Our hotel was just a couple of blocks from a massive night street food scene. We waded through thousands of people, checking out stalls and open air restaurants with gargantuan menus representing food of many SE Asian nations. My favorite treat: deep fried banana.

We were also close to a pub street that, at night, rolled back its sidewalks to Vegas-esque pandemonium. We found a street corner cafĂ© and enjoyed floating on a local trio's sweet three-part harmonies. Our last night we stumbled across, of all things, a fantastic German restaurant. Eating a luscious salad and potato pancakes, soaked in a magical ambiance, I had a feeling we could be in anywhere in the world. Every so often that surreal feeling of transcending time and space envelopes me while traveling. In this case it was aided by a German beer the size of a toddler.

I write this four weeks later, buried in my second semester of teaching in China. Whether or not we will stay here for another year is central to our conversations these days. The university has sent me a contract and is nudging me to sign it. I have yet to take up my pen.

This trip reinforced for me what I love best about travel: experiencing new things. That may sound self-evident. But it took me into my fifth decade to live the nomadic existence I always dreamed of. I'm not sure I'm ready to stay in one place longer than a year. A zillion possibilities are swirling about, shining like the universe's bling.

Saturday, March 4, 2017

Koh Phangan and Koh Tao: Thailand, Part 1 (and a little more of China, too)

Happy New Year
It's surreal to be in China with all that is happening in the U.S. Places of worship being burned? Refugees targeted? Immigrants banned? Russian intrigue? White nationalism? Whose country are we talking about?
I'm concerned about my friends who are complaining about physical illness as a result of the barrage of news. Don't make yourselves sick, you compassionate badasses and change-makers. We need you. As Krista Tippett writes in Becoming Wise, "We create transformative, resilient new realities by becoming transformed, resilient people."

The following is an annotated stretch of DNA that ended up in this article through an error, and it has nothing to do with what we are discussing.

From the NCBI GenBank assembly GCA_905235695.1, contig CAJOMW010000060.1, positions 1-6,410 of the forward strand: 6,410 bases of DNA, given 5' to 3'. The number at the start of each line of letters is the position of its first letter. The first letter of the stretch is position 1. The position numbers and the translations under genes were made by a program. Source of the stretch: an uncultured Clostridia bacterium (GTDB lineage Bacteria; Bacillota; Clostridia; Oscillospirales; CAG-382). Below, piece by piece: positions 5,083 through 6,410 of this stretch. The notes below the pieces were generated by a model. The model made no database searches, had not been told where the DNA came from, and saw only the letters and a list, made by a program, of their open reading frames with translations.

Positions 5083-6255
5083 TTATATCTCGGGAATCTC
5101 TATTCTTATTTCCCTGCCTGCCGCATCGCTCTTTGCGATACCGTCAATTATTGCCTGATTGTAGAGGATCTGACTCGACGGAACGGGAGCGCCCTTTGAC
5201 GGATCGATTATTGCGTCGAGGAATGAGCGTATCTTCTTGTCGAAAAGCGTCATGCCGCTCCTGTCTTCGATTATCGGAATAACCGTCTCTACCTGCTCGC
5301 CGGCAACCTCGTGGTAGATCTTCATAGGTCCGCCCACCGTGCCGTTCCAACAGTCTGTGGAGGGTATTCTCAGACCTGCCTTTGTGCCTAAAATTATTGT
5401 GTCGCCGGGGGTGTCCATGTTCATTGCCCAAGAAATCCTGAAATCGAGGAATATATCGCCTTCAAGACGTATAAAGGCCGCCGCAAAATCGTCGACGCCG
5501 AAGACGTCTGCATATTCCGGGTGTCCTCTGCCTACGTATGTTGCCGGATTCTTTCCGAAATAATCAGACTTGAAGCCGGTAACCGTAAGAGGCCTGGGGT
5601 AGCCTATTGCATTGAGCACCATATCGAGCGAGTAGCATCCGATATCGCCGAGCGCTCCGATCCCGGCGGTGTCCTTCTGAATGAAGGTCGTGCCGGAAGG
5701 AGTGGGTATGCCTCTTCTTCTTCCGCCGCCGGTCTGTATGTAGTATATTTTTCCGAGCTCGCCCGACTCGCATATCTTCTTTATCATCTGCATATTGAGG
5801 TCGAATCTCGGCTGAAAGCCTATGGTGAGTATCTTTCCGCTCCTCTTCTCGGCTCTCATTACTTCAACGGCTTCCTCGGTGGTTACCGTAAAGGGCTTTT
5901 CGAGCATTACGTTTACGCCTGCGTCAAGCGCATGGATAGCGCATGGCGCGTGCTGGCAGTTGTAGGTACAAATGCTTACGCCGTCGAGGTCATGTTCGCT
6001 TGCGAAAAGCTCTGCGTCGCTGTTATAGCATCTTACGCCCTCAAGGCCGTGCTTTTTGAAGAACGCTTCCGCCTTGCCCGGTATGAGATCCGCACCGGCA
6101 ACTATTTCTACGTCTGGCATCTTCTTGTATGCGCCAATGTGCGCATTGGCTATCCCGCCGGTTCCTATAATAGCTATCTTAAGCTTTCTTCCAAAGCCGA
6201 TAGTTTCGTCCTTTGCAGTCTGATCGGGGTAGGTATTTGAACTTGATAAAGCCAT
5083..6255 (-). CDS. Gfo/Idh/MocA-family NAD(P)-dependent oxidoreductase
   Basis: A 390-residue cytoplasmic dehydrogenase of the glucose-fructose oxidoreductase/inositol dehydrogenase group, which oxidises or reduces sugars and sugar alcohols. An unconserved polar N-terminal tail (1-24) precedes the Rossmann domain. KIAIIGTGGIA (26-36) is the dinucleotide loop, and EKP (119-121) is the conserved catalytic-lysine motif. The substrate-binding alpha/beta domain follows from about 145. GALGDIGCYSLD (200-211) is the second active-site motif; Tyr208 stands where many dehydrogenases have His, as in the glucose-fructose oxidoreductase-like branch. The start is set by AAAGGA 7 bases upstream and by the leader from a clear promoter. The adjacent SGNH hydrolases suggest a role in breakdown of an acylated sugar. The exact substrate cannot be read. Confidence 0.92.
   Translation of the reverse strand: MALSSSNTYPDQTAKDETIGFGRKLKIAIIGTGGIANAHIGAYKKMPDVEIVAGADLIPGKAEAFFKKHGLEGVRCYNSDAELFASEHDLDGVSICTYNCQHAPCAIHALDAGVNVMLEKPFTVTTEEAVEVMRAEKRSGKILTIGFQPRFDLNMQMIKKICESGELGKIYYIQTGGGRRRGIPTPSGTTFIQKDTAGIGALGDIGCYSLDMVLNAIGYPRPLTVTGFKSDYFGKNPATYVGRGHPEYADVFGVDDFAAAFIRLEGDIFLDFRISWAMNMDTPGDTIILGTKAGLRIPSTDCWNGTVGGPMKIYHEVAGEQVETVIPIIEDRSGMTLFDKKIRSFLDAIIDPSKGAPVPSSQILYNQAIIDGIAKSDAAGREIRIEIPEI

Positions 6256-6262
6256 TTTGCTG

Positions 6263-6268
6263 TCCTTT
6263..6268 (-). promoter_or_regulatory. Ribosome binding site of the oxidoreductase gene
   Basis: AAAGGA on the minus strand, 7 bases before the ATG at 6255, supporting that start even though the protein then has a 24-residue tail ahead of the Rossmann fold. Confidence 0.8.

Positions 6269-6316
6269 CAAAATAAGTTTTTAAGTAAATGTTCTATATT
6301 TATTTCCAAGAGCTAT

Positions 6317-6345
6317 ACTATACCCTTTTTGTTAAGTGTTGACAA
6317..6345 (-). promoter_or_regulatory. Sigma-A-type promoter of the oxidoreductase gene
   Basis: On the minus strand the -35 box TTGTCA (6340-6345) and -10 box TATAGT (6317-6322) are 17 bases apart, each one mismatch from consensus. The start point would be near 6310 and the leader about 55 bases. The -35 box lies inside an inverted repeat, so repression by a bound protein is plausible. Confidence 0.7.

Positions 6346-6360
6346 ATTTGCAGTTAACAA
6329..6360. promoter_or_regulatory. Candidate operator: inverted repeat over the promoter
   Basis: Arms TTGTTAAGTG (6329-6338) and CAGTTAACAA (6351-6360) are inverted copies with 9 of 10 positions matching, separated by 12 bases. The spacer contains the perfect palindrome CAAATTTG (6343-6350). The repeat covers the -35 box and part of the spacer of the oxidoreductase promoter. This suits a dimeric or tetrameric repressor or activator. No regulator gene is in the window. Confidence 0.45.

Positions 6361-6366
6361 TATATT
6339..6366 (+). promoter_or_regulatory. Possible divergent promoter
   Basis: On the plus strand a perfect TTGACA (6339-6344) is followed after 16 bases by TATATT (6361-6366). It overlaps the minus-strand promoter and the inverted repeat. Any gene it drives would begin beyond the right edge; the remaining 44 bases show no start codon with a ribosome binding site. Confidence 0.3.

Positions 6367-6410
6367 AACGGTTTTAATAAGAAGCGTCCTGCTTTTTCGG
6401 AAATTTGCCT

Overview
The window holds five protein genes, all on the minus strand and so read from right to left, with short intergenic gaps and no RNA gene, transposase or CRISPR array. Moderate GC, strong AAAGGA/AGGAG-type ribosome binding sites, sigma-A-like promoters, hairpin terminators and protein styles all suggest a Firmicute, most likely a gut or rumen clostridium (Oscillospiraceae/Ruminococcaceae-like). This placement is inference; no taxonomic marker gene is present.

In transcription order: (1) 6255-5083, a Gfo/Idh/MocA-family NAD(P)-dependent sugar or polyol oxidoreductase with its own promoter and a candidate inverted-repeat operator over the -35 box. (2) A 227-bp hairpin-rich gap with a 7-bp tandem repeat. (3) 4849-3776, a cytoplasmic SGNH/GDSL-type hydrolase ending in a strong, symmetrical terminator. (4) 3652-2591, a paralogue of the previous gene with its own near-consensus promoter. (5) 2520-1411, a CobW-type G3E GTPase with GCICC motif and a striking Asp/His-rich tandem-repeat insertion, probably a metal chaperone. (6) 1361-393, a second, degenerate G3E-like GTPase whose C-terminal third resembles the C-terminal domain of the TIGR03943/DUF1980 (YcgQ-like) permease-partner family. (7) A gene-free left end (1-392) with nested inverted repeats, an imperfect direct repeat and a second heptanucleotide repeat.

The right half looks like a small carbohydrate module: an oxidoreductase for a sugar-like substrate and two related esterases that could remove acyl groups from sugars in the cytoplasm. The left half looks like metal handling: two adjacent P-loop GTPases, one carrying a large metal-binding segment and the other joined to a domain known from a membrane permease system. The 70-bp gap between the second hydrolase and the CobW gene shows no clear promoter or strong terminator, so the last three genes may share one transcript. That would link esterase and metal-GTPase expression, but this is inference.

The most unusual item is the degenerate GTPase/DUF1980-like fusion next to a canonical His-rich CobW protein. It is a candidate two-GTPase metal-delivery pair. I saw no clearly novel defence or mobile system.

And please don't apologize on social media for posting positive things. Life is multi-faceted. If we're going to be the change we want to see, we also need to be the light we want to see.
All of this makes me ultra-aware of how privileged I am to be able to travel freely. When the Spring Festival (Chinese New Year) break occurred, we hit the road with Tina (our Chinese "daughter") her friend Rose, our colleague Michele, and her husband, Joshua. As usual, everywhere we went, people wanted to take pictures with us. But Joshua--a Ugandan reggae artist--was the real star, especially with young guys who thought he was the coolest ever.

we real cool
A 4-hour bus ride from Nanning took us to Detian waterfall, billed as the fourth largest transnational waterfall. In the picture below, the left part of the falls is in Vietnam, and the right in China.

On the boat ride, we got close enough to feel the spray.
The next day we explored Tongling Grand Canyon, which felt like Pirates of the Caribbean, complete with multicolored lighting--proof that "cheesy" and "sublime" don't have to cancel each other out.

When we emerged from the cave, we faced a stunning sight: one of the tallest waterfalls in Asia.
And we hiked around the back of it.
After this two-day excursion, we did a quick turnaround at our apartment and headed out for a month to Thailand, by way of Malaysia. Flying through Kuala Lumpur turned out to be about half the price of a direct flight to Bangkok. Work it right, and Air Asia is so inexpensive; we spent only $300 on five flights.